The children hurry forward, joyous laughter bubbling from their awakening hearts as they approach their garden. Finally, passing through an arch of ancient vine, the children enter. Enclosed within huge walls, the secret garden is alive. Beds of earth, once hardened by winter, are soft and fragrant, each calling to its child to join them in their task. The children skip and dance, as they have always done, to their allotted beds and stare hopefully at the twiggy stems of their sleeping rose. Humming together, they sway and clap, hop and twirl their way around their rose, touching, kissing and blowing music and life onto the leaves and growing buds. The creatures play their part, showering sparks of music down onto the children in their dance and encouraging the roses to grow, blossom and unfurl their petals in a beautiful spring-time stretch. Flowers of pink, yellow and deep scarlet bloom promises, and the children dance more wildly with the flying orchestra conducting their moves.

    Faster and faster the children twirl, singing birth and growth into their roses which glow with a sudden explosion of bright, perfumed warmth. The children fall down exhausted, and calm settles on the garden as the creatures slow and drift apart, floating away on the night breeze. Blissfully, the children climb the stems of their twinned rose and wrap their arms around it in a sleepy and contented embrace. Grateful hands cup a single, luxuriant flower as thorns prick and drink their hot blood. Finally, the children sleep, caught in the tangle of thorn and stem until the sky greys and the birds begin the sing.

    One by one, the children awake and gaze at the coming dawn. Their night is over, their time is spent and their eyes turn slowly back towards the towering rooves where they must return. A different tune stirs from their hearts as together, they pluck a flower from their rose and start slowly to drift away from the garden. Up they climb, slowly and sadly back through the twisted crevasses and walkways, up onto the cold slate roof.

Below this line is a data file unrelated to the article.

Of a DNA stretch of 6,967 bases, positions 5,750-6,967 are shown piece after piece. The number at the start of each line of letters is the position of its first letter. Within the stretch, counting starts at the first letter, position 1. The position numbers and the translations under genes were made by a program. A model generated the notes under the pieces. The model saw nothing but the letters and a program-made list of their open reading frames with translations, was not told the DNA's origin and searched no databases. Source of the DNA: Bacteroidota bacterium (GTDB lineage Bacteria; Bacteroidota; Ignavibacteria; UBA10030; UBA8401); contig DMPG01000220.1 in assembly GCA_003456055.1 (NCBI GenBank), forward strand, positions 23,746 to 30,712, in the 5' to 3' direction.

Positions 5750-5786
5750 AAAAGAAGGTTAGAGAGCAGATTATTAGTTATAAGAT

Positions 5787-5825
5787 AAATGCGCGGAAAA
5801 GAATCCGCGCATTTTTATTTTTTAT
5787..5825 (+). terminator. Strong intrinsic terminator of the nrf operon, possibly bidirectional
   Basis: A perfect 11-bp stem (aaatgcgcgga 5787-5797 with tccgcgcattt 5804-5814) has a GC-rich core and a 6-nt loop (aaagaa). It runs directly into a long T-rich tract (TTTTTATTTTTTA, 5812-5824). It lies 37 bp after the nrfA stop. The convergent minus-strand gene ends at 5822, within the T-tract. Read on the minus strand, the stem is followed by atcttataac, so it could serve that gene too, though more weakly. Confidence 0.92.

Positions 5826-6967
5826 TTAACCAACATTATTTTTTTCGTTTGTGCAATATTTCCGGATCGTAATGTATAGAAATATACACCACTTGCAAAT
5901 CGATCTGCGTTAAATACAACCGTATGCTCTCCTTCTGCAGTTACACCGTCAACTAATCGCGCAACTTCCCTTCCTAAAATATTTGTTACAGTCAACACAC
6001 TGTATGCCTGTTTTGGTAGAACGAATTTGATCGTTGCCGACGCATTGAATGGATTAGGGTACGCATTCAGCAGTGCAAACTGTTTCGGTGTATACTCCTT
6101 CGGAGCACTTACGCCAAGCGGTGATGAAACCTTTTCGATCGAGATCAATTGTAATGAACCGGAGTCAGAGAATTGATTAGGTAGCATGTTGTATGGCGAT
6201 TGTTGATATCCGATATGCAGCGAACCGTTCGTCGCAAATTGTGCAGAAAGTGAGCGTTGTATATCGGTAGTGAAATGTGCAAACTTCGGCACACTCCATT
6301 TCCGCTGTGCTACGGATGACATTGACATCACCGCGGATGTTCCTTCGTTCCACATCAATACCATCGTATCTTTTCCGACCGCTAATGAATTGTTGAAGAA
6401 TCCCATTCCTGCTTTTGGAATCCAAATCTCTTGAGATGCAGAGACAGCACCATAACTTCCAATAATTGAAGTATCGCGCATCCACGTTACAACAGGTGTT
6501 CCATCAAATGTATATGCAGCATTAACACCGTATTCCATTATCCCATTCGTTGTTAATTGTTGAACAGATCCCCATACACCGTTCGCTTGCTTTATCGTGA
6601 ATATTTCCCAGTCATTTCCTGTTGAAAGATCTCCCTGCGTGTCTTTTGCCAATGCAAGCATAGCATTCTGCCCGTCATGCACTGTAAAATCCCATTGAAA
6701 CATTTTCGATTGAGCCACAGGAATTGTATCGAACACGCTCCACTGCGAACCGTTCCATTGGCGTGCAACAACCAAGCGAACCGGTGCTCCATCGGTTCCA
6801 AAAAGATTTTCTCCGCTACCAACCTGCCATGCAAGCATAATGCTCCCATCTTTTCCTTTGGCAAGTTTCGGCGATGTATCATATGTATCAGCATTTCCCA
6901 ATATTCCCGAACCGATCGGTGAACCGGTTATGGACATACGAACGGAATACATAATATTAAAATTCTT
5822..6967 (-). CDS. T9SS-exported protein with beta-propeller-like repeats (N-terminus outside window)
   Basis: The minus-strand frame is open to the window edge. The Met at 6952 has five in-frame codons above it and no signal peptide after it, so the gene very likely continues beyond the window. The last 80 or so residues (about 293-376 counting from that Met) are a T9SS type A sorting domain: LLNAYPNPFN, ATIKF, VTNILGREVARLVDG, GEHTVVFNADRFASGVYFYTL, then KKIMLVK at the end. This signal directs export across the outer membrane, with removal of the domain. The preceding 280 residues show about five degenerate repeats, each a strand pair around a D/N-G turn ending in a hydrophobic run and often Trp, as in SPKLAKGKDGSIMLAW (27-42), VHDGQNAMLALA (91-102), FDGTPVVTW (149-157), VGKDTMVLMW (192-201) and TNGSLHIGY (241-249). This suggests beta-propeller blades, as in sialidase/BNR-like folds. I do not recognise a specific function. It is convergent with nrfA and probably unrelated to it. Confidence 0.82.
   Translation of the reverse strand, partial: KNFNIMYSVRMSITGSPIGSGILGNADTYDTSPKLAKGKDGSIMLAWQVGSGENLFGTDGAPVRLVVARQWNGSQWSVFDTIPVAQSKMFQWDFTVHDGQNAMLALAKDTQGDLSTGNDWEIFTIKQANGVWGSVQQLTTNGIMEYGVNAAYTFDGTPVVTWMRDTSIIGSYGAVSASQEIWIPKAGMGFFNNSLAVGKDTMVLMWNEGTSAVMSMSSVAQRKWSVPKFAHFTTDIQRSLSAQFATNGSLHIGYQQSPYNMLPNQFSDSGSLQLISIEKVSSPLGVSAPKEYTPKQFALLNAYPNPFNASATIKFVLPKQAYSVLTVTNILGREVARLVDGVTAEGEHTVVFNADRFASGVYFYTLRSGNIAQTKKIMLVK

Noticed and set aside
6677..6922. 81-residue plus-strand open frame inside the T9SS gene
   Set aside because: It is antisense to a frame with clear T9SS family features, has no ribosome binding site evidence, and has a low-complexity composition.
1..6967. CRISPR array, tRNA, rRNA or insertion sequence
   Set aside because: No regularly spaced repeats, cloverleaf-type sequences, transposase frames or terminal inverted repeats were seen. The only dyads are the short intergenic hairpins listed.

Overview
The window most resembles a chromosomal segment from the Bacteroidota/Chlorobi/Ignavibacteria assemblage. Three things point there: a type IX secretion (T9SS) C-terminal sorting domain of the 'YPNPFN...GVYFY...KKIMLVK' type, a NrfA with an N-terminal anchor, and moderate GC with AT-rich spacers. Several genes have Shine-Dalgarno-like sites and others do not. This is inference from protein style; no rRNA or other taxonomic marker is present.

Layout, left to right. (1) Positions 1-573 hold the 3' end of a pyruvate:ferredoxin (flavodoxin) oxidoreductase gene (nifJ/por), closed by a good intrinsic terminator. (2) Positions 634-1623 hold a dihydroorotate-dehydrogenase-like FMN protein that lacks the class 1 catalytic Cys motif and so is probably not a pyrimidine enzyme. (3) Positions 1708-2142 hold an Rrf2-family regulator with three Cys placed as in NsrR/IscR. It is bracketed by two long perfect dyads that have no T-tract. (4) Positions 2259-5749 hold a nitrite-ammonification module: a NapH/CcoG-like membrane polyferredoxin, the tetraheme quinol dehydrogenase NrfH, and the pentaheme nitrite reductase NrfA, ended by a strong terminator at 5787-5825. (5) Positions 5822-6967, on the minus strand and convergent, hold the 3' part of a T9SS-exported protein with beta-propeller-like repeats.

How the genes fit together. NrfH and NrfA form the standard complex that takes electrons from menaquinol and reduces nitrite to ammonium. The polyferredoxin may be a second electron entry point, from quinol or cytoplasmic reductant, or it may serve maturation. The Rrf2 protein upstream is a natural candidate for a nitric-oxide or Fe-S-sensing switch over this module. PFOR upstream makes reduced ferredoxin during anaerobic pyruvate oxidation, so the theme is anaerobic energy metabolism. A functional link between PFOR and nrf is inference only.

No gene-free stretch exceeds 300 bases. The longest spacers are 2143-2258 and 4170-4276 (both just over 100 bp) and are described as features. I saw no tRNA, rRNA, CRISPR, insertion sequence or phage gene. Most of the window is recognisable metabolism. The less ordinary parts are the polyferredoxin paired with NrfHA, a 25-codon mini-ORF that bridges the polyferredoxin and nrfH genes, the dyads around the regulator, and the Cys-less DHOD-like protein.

The sun is quickly rising, and the children hurry back to the safety of their chimneys. They crawl back, hand over hand, clutching their single rose to sit and wait in soot and smoke, remembering their night and dreaming of next year when the moon will invite them back to the garden. Thinking these thoughts, the children hold hands and breath deeply the scent of their rose and slowly close their eyes to the dust.

  2. #2
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    Beautiful use of sensory language throughout, really creates vivid and evocative imagery.

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    Thank you so much for taking the time to read and comment. I really appreciate it.

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    TheFairyDogMother kiz_paws's Avatar
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    I believe that Miss Jayne said it all. I agree 100%
    Well written, Michael.
    Our task must be to free ourselves by widening our circle of compassion to embrace all living creatures and the whole of nature and its beauty
    ~Albert Einstein

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    Thank you very much!

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    Childhood is the only period of our past that holds even more mysteries than our future.

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    It certainly is